Why I Went Into Teaching
Sep 1, 2008 Career Development 1994 Views
Successful teaching can be defined in different ways. I consider positively impacting the lives of students as aspect of successful teaching to be at least as important as expertly imparting content to students. When asked, What do you teach? my response invariably is students. In other words, I emphasize the fact that I am teaching people, as well as content. In that vein, my best teaching experience was the same experience that proved the tipping point for my going into teaching rather than professional engineering.
This experience occurred when I was a Teaching Assistant in Physical Chemistry at UCLA. About four weeks before the end of the quarter, one of my students met me at my office hours. He explained to me that he had failed to two mid-quarter examinations, and likely would not pass the course, and not graduate from UCLA on schedule. His only hope was his performance on the quarter final exam. He was quite depressed and obviously felt hopeless.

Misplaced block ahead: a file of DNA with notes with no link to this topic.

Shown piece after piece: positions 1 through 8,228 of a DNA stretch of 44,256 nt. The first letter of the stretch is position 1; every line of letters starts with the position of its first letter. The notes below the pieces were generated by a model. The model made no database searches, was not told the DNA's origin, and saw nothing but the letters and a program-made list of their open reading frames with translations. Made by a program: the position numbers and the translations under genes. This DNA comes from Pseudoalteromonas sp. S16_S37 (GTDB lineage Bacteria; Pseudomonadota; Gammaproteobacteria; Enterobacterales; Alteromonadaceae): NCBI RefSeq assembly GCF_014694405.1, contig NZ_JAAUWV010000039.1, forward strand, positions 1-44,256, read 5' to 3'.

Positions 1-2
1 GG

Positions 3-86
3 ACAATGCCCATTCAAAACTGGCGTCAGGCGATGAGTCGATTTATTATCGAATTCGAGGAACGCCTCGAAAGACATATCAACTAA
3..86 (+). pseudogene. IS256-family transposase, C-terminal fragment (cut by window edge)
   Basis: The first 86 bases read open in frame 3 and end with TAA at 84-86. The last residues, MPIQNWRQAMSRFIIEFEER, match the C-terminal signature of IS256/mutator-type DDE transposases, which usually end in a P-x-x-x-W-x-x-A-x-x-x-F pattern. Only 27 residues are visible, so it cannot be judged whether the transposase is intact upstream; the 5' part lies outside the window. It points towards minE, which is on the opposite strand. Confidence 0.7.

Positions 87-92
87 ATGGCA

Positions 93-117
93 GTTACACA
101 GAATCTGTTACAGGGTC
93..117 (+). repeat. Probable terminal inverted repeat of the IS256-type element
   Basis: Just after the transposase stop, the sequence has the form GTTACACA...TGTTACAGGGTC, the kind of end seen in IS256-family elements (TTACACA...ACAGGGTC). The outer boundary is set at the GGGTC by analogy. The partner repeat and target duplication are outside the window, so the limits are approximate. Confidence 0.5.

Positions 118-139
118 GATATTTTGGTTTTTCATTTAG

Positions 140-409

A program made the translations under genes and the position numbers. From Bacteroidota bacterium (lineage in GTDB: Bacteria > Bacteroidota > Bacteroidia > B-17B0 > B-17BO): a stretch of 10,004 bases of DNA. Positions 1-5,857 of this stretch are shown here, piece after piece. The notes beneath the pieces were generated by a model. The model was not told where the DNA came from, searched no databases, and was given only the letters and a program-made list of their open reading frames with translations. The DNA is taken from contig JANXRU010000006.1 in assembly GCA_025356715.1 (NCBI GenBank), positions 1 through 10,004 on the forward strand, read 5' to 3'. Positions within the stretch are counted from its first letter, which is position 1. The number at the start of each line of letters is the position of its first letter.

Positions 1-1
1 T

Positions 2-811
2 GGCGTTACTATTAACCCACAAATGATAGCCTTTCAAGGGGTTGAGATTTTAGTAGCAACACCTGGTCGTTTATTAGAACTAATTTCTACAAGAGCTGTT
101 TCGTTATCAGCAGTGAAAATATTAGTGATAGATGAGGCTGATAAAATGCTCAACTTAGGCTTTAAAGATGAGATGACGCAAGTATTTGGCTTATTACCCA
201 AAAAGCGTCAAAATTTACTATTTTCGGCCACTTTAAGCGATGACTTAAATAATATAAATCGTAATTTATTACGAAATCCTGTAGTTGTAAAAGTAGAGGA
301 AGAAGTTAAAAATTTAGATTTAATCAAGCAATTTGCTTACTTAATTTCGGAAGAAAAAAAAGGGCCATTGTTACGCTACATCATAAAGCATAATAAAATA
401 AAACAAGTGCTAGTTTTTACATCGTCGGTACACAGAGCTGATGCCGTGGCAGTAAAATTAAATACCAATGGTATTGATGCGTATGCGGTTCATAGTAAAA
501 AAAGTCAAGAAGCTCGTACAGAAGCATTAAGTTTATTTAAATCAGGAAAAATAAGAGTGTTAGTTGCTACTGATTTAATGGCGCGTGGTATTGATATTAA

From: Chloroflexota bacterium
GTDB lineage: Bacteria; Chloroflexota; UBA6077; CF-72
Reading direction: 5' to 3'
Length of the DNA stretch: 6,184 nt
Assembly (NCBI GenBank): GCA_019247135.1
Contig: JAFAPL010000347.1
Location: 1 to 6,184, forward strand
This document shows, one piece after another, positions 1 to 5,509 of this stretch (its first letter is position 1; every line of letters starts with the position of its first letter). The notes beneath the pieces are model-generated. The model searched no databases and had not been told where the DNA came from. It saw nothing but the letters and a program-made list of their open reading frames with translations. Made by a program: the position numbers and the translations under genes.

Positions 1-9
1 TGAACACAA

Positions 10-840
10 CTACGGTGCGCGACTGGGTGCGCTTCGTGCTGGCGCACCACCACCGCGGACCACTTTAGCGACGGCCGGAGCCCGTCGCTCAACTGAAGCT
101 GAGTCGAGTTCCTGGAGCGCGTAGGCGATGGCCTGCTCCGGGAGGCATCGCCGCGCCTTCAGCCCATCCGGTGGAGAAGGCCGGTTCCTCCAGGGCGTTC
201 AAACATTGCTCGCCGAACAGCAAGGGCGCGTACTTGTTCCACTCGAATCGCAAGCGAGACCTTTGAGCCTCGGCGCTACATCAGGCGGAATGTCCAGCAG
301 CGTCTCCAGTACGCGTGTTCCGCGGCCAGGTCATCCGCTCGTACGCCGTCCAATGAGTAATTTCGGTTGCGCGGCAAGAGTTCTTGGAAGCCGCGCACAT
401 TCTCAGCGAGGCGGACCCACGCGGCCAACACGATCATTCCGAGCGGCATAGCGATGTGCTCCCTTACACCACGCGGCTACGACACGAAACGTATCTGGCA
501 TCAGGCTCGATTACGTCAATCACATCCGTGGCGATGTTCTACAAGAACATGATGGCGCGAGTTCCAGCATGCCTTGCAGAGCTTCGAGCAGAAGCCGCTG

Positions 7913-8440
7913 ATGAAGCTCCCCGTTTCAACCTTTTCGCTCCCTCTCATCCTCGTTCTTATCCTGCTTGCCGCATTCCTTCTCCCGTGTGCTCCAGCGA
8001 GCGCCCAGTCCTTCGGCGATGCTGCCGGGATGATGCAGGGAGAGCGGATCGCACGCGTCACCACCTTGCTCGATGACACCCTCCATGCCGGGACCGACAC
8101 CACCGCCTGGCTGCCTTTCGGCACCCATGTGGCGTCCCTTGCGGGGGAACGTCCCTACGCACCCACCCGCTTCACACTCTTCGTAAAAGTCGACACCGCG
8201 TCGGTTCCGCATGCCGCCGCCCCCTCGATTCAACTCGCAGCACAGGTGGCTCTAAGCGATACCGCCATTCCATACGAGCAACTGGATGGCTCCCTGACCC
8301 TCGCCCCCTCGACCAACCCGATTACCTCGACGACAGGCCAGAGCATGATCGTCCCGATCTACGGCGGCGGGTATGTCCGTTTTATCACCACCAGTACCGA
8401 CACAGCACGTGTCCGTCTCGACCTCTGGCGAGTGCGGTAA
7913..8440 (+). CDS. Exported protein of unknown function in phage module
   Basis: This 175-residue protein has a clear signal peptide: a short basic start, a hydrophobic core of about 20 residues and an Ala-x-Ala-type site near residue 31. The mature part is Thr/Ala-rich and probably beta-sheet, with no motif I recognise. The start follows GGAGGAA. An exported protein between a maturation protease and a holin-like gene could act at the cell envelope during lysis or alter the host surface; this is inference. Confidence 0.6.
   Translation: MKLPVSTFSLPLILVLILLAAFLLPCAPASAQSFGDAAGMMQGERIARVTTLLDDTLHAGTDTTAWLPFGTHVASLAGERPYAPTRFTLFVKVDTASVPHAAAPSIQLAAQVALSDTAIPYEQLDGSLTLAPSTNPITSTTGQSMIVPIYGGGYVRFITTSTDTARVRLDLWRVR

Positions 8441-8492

I was able to diagnose his situation in terms of his standing in the class. But more importantly, I was able to re-motivate him by helping him develop his study schedule and meet with him on a regular basis to get him prepared for the quarter final exam.
I did not know how he did on the final until he called my home.
He explained to me how he had done so well on the final exam that the professor gave him a B in the Physical Chemistry course. Hence, he would graduate on schedule, and with good enough grades to move on to dental school.
Moreover, it was his verbalized thanks and the sound of heartfelt gratitude in his voice that made me realize the positive impact I had had in his life. This was not just a grade in a course, not was it graduating and moving on to a professional program, but he had undergone a sea change in his thinking about himself.
So did I.
I realized at that point that I wanted to be a professional educator because of this sort of impact I could have. Since that time, I taught Physical Chemistry and Chemical Engineering courses as a TA at UCLA, taught Physical Chemistry at a small private Southern California University, taught basic Earth Science to high school English Language Learners, and have even taught arithmetic to learning disabled 1st and 2nd graders. It is not the content that matters to be, but the students.
I have had many other experiences in which my students have done very well academically, and have gone on to live successful lives. However, the teaching experience I described above was my most successful in that I then realized the impact I could have, and what my in life calling was.